Mo' money, mo' money. The US Supreme Court's decision a couple of weeks back in Citizens United v. FEC, which allowed corporations (and unions) to make unlimited expenditures on behalf of candidates, got approval this week from an unlikely quarter: Ohio Supreme Court Chief Justice Tom Moyer.
"There is a silver lining to the decision," [says Moyer]. "For those of us who have been trying to impress upon the public the deleterious effects of money in these elections, it helps us make the point that we need to get the money out."
Moyer's been flogging the idea of merit selections for judges for years. Whether Citizens United gives the cause a boost remains to be seen. Last year, I wrote about the Supreme Court's decision in Caperton v. Massey, where the president of a West Virginia coal company which had gotten an adverse jury verdict -- $50 million of adverse, to be exact -- spent $3 million on the campaign of a state supreme court justice, who after his victory obligingly provided the deciding vote in that court's 3-2 reversal of the verdict. The Supreme Court held that the justice's failure to recuse himself was a due process violation, but if that's resulted in a popular uprising against elected judges, it's escaped my notice.
Even here in Ohio, the public seems inured to any suggestion that campaign contributions distort justice. Two years ago the Supreme Court upheld the new tort reforms which the court had rejected three times in the past twenty years. As I mentioned here, the turnabout came after the health and insurance industries dumped millions of dollars into judicial campaigns seeking the replacement of the justices who balked at the previous legislation. That didn't energize the elect-judges movement, either.
My views on the debate have undoubtedly been shaped by the experience of Cuyahoga County, where the roster of the 34 judges reads like the cast of a World War II movie platoon, with every name representing an easily identifiable ethnic group. (A not particularly diverse platoon: Irish and Italian names predominate.) The experience has been decidedly mixed. A decade or so ago a lawyer decided to capitalize on the fact that his surname, Gallagher, was exceedingly popular among the electorate. He spent $50 on his campaign (the filing fee), and coasted to victory. I'd known him before he was elected, and found no discernible legal abilities and some tendency toward personal slothfulness; the latter assessment was borne out a few years later when he was forced to give up his seat after buying drugs from an undercover DEA agent.
Still, the bench has come a long way from when I first started practicing, when more than an occasional seat was held by some hack who'd been given a sinecure by the (usually Democratic) party for his service. (One was of such limited acuity that his bailiff had to meet him over at the Terminal Tower each morning to make sure he found his way to the Justice Center. I'm not making that up.) There's really none of that any more.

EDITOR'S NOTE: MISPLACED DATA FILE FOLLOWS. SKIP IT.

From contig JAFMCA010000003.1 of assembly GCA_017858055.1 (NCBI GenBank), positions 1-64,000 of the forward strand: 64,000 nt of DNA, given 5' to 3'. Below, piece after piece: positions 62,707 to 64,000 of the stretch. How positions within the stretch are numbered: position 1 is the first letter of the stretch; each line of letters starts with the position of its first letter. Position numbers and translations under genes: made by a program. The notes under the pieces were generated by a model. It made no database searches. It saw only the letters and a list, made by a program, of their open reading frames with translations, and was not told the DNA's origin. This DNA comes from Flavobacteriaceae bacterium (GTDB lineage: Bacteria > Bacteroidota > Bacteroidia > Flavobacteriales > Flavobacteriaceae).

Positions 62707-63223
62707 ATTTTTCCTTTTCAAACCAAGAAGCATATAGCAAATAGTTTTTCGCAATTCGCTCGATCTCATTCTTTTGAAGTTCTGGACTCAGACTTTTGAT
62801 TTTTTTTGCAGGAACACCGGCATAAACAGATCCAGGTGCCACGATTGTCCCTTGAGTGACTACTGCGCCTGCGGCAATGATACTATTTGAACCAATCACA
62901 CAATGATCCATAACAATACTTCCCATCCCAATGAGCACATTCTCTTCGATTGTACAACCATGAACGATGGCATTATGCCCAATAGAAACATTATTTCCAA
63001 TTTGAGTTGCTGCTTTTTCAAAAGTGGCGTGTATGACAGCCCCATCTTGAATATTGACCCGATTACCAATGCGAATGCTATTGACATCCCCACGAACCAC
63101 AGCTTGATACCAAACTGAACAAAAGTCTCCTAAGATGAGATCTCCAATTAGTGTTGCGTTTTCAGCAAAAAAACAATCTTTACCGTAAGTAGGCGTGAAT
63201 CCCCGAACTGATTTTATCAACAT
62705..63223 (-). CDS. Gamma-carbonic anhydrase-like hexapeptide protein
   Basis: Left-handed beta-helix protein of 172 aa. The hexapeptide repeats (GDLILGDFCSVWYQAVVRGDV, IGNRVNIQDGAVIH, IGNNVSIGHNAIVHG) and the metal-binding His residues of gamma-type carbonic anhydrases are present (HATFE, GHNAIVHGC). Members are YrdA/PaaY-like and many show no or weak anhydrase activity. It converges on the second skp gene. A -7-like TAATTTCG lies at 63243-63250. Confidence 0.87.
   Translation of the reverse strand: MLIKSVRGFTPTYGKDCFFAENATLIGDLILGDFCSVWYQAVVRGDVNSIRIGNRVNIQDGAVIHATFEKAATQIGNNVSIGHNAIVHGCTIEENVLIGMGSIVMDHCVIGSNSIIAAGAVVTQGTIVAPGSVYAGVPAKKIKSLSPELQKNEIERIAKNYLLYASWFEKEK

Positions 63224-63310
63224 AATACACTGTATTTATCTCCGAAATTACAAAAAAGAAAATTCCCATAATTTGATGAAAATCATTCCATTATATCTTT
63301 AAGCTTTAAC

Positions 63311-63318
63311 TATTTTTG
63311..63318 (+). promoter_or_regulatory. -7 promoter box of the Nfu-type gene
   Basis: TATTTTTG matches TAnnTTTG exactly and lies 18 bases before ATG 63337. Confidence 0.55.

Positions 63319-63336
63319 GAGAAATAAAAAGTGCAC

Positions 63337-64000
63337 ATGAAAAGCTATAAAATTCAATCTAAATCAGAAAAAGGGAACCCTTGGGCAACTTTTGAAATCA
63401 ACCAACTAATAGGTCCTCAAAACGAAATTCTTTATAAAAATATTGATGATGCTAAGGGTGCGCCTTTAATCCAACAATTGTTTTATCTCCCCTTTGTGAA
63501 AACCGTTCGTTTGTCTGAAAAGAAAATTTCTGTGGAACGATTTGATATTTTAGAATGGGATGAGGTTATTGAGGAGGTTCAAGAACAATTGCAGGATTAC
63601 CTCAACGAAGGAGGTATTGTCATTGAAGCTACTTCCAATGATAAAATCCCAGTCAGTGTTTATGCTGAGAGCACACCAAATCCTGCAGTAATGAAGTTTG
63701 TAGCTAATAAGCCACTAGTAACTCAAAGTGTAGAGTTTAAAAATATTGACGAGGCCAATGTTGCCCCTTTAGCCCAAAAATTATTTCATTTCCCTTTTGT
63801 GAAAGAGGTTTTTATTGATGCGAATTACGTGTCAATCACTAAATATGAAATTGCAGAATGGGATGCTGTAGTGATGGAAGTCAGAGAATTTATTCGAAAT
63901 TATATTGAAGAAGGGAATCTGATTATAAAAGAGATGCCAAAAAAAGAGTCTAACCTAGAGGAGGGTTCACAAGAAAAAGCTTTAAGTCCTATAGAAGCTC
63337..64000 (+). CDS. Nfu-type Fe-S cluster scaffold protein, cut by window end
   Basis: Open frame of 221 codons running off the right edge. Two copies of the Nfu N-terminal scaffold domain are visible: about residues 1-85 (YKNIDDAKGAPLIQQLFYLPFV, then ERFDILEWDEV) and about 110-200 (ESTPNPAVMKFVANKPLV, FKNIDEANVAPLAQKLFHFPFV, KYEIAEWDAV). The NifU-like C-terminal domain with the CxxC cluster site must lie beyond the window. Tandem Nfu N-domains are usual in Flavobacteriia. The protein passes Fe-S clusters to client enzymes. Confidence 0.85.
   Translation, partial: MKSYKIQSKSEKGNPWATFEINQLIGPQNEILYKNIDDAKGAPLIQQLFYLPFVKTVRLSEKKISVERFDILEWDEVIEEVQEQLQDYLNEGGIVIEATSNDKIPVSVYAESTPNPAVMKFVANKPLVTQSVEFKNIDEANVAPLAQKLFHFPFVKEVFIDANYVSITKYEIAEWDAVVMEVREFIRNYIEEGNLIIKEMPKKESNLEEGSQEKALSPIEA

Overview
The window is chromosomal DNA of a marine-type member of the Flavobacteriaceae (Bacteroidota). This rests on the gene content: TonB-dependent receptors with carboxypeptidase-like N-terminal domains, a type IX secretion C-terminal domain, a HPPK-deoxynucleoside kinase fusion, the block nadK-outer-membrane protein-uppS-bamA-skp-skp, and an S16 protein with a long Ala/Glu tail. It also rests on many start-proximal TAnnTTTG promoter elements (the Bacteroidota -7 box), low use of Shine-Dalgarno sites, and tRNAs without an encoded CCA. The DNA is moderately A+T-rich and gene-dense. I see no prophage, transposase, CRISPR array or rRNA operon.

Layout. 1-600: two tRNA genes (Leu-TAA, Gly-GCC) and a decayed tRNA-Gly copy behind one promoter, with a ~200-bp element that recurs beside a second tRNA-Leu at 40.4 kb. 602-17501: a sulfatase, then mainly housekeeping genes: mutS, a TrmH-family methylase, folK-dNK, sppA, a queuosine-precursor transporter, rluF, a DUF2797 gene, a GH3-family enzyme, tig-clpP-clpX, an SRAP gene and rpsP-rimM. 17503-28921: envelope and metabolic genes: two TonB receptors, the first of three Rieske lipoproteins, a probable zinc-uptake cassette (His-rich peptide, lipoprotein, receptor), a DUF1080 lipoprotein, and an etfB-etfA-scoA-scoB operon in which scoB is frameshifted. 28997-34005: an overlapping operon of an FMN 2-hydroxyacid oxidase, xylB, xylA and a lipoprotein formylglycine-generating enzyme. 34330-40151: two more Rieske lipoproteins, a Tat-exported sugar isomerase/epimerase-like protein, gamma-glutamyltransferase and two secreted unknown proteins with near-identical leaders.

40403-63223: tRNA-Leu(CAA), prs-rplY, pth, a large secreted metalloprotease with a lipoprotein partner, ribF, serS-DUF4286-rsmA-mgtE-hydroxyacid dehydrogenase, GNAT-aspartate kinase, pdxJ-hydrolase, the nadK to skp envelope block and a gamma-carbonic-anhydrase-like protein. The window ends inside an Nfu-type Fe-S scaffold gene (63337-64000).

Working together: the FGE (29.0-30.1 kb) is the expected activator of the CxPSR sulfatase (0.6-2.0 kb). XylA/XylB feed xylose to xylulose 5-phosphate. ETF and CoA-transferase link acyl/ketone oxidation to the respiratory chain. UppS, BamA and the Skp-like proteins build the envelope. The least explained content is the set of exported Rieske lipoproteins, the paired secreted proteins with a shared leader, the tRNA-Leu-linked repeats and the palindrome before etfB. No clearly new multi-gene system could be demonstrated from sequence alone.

As for the name game, that can cut both ways, too. For a long time Russo was one of the most marketable names in the county; at present, there's five of them on the General Division bench. But then Frank Russo, the county auditor and related if at all only distantly to any of the judges, had to go and get himself targeted in a corruption probe by the Feds that's currently at 18 months and counting
And some of it over -- gulp -- campaign contributions.
How many dresses do you need for work? Especially if you're a guy? One of the common complaints about class actions is typified by what happened in the Grand Theft Auto case, which I discussed two years ago: while each member of the class got between $5 and $35, a total of $26,505, the 12 law firms which represented the plaintiffs were awarded $1 million in fees. (Or would have; after protests of the fee amount, the judge wound up decertifying the class, effectively ending the lawsuit.)
A California judge came up with a different approach to fees. A class action suit against a women's apparel retailer had resulted in a mediated settlement whereby the lead plaintiff would get $2,500, the plaintiff's attorney would get $125,000, and the remaining members of the class would get gift cards worth $10 each. Filling in for the judge who'd preliminarily approved the settlement, Judge Brett Klein decided at the hearing on the settlement that the lawyer would get paid in $10 gift cards, too: 3,500 of them in January of 2009, followed by another 750 a month for the next year.
For that, as this story (hat tip to Overlawyered) tells us, he got censured by the state Commission on Judicial Performance. I don't know; I think it gave the lawyer a good chance to get in touch with his feminine side.
Truth in advertising. Yeah, I know, you're way behind in the tech revolution, and have finally decided to get a web site, but aren't coming up with any good ideas of how to grab potential clients' attention. You might want to check out Cracked.com, which boasts of being "America's only humor and video site, since 1958," and recently featured the "5 Creepiest Defense Attorney Websites." The award for #1 goes to the website of the Florida defense firm of Pawuk and Pawuk, P.A., particularly for the page of the site, shown below, that touts the firm's expertise in defending against domestic violence charges.
I've got to agree with Cracked.com's assessment that "assuming the image is supposed to be related to the theme of the site, the message seems to be that sometimes women need to shut their goddamn mouths."